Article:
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Website Council to Enforce Video Game Age Restrictions

The Entertainment Software Rating Board (ESRB) announced the establishment of the ESRB Website Council (EWC), under which participating websites agree to a common set of standards regarding the display of ESRB video game rating information and use of age-gates on video content intended for older viewers.

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Unedited press release follows:


EWC Code of Conduct Requires Members to Display ESRB Rating Information and Restrict Children’s Access to Trailers for Mature-rated Games

NEW YORK, NY – The Entertainment Software Rating Board (ESRB), which assigns the age and content ratings for computer and video games, today announced the establishment of the ESRB Website Council (EWC). Under this innovative partnership, many top game enthusiast websites agree to a common set of standards regarding the display of ESRB rating information and use of age-gates on video content intended for older viewers. Similar to how the ESRB supports and helps coordinate retailers’ efforts to restrict the purchase of Mature-rated games by those under the age of seventeen, the EWC broadens the video game industry’s unrivaled commitment to responsible marketing practices and enhancing compliance.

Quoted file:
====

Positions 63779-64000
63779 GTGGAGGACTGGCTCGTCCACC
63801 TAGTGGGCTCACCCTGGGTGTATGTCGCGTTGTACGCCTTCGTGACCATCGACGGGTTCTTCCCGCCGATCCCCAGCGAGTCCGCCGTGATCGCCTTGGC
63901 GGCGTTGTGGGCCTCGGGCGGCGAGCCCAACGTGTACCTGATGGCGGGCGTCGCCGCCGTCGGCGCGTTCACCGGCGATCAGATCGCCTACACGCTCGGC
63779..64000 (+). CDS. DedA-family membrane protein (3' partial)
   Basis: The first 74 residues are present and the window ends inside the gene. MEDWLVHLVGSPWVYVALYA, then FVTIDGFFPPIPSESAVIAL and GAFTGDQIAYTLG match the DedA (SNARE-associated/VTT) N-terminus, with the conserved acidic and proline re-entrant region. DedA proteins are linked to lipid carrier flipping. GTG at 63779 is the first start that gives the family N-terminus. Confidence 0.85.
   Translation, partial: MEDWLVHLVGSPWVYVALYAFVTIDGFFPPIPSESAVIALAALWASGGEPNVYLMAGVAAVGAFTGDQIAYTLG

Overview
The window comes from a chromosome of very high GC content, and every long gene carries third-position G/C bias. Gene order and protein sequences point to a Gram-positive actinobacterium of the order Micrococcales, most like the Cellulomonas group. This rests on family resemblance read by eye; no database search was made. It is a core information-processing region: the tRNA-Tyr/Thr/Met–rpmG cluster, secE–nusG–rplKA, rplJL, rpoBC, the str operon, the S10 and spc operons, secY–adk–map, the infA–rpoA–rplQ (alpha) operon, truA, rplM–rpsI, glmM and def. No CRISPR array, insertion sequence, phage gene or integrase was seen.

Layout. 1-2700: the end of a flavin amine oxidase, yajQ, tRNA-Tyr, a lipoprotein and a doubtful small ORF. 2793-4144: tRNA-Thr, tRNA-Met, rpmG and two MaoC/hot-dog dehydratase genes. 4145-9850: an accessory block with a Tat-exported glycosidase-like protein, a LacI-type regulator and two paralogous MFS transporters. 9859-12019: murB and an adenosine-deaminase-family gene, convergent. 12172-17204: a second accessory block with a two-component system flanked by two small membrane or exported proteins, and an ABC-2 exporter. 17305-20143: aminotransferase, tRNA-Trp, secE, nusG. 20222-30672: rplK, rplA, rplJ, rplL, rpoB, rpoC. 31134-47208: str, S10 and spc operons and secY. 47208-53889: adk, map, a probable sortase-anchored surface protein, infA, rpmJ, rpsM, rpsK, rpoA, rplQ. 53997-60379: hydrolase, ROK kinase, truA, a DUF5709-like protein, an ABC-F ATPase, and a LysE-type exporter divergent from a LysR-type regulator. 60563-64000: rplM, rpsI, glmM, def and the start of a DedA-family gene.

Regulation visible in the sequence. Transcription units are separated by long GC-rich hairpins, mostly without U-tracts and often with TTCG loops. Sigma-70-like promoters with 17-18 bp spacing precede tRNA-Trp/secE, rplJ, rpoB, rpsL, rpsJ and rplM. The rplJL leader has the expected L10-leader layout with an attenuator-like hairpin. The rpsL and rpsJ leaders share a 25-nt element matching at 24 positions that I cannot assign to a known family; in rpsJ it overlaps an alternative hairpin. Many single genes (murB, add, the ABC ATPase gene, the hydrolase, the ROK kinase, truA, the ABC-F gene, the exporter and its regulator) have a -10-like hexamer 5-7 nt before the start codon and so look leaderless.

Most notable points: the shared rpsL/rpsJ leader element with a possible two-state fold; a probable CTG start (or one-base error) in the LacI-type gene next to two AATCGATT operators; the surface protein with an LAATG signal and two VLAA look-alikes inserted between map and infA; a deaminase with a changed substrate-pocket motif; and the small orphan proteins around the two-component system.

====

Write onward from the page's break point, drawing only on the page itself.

Initial EWC members include,,,,,,,,, and Additional websites are expected to join in the near future.

All EWC member websites commit to a Code of Conduct that sets forth various guidelines, many of which mirror the ESRB’s Advertising Review Council (ARC) requirements that all publishers of ESRB-rated games must meet for their own websites. These include:

• Displaying accurate and current ESRB rating information on main product pages;

• Employing age-gates on video content associated with games rated or anticipated to be rated M (Mature) that restrict access to visitors under the age of seventeen; and

• Ensuring that age-gates are both “age-neutral” (i.e., do not hint at the age threshold for access) and incorporate a Federal Trade Commission (FTC)-recognized method for preventing circumvention (i.e., dropping a session cookie to prevent a user from going back and entering a different birth date).

The focus of the EWC is to work with member websites in facilitating improved compliance with the EWC Code. Member sites will be regularly monitored by ESRB and notified of any instances of non-compliance, including the forwarding of any complaints about non-compliance received from consumers. Upon receipt of such notice, members agree to promptly correct the issue and provide remedial training to managers, producers, and/or other employees to help ensure awareness of EWC guidelines.

“With the establishment of the ESRB Website Council, video game publishers, retailers and now the leading game enthusiast websites can proudly stand together in their common commitment to ensuring consumers have the information necessary to make informed purchase decisions and to help restrict access to content that isn’t intended for younger viewers,” said ESRB president Patricia Vance. “All of the EWC member sites deserve recognition for their leadership and I applaud them for volunteering to be a part of the EWC.”